Diabetes Awareness Month: What you should know

More than 34 million Americans (about 1 in 10) have diabetes, and approximately 95% of them have type 2 diabetes. Type 2 diabetes most often develops in people over age 45, but children and young people are also developing it. It’s important to understand what you can do to help prevent or delay type 2 diabetes.

  • Fast Facts
    • Type 1 diabetesis a disorder that typically begins before adulthood where the body does not make the insulin hormone that helps blood sugar (glucose) enter the cells to be used for energy
    • Type 2 diabetes is a condition where the body doesn’t properly use glucose for energy
    • In people with diabetes, glucose builds up in the blood; if left untreated, this can lead to serious health issues like glaucoma and nerve damage
    • Type 2 diabetes can be prevented through healthy lifestyle changes
    • While there’s no known prevention for type 1 diabetes, healthy lifestyle changes can help better manage this condition
  • Understand your risk of type 2 diabetes

    The cause of type 2 diabetes is not completely understood, but certain factors can put you at risk.

    • Excess weight, including being overweight or obese
    • Age 40 or older
    • Family history of diabetes, specifically a parent, brother or sister
    • Sedentary lifestyle
    • Lack of exercise
    • Unhealthy diet
    • Smoking
    • Previous or existing medical conditions, including gestational diabetes, high blood pressure, high cholesterol, polycystic ovarian syndrome or cardiovascular disease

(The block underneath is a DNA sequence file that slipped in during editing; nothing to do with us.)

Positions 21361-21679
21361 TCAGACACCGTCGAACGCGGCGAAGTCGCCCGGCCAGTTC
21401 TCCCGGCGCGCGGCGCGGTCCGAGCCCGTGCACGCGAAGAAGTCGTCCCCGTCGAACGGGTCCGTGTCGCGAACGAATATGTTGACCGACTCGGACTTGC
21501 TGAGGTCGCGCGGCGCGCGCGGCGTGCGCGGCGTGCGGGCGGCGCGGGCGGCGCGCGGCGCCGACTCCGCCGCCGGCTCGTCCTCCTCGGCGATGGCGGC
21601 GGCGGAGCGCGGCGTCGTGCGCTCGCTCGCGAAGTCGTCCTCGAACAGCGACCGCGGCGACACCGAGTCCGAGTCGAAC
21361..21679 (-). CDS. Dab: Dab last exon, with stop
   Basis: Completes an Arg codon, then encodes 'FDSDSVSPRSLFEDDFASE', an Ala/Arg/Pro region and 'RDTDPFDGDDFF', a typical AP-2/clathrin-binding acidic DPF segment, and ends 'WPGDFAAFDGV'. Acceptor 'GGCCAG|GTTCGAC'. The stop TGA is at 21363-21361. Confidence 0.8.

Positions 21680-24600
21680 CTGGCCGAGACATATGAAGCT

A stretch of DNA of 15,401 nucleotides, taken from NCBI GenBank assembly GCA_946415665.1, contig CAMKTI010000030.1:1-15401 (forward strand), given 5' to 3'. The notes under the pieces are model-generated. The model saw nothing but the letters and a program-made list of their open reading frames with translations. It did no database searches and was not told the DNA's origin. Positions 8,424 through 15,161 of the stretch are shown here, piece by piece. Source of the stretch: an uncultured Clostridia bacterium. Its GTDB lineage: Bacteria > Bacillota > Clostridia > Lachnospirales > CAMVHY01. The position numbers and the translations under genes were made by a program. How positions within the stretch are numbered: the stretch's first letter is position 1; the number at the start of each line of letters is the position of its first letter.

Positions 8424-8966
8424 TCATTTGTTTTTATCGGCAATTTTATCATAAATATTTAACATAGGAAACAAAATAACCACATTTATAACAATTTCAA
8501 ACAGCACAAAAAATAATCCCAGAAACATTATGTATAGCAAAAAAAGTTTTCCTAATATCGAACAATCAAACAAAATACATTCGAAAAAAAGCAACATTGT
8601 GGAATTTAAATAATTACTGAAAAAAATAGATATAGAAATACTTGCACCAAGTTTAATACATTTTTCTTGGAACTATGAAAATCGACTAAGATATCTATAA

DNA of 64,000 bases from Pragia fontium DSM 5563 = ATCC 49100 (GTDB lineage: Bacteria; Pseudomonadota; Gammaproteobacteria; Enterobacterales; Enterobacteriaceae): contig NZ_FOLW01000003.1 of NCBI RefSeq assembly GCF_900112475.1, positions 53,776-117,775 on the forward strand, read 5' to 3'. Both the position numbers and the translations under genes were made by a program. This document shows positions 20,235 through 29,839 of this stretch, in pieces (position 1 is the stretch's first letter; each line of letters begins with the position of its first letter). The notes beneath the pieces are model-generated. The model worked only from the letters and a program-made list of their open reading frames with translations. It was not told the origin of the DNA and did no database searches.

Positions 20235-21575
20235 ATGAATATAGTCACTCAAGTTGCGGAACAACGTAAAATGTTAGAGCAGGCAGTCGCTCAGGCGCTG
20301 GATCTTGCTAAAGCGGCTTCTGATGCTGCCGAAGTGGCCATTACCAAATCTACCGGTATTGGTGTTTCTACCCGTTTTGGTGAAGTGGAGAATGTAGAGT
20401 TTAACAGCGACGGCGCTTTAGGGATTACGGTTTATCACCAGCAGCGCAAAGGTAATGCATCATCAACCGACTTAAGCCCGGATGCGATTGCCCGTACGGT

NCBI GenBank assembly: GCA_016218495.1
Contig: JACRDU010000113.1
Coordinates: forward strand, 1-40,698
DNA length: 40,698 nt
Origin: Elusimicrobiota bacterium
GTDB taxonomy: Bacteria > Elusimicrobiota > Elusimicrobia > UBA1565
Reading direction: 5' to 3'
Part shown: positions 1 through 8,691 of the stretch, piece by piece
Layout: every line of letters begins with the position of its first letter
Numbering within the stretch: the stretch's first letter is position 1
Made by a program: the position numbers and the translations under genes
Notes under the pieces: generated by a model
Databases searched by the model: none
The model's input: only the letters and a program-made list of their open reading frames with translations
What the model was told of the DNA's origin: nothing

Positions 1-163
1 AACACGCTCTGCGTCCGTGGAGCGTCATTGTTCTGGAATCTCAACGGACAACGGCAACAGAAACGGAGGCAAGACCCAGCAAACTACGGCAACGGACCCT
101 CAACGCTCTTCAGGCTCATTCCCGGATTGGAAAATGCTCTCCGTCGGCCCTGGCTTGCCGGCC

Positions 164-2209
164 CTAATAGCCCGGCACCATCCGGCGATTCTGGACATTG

• Take action now!

    Changing these lifestyle factors can help you lower your risk of type 2 diabetes and also help you be healthier in general.

    • Lose weight. Aim to lose weight through healthy eating and exercise. Even losing just a few pounds can help lower your risk of type 2 diabetes!
    • Be active. Keep moving as much as you can and reduce your time spent sitting. Aim to exercise 150 minutes a week—walking can be a great exercise to start with. Talk to your doctor first if you are new to exercise.
    • Eat better. Choose balanced meals with plenty of fruits and vegetables, and other high-fiber foods. Eat consistent, moderate amounts of food at regular intervals. Limit added sugars.
    • Quit tobacco. People who quit smoking reduce their risk of type 2 diabetes by over 50%!

    Remember to schedule your annual physical that includes blood work with a glucose test.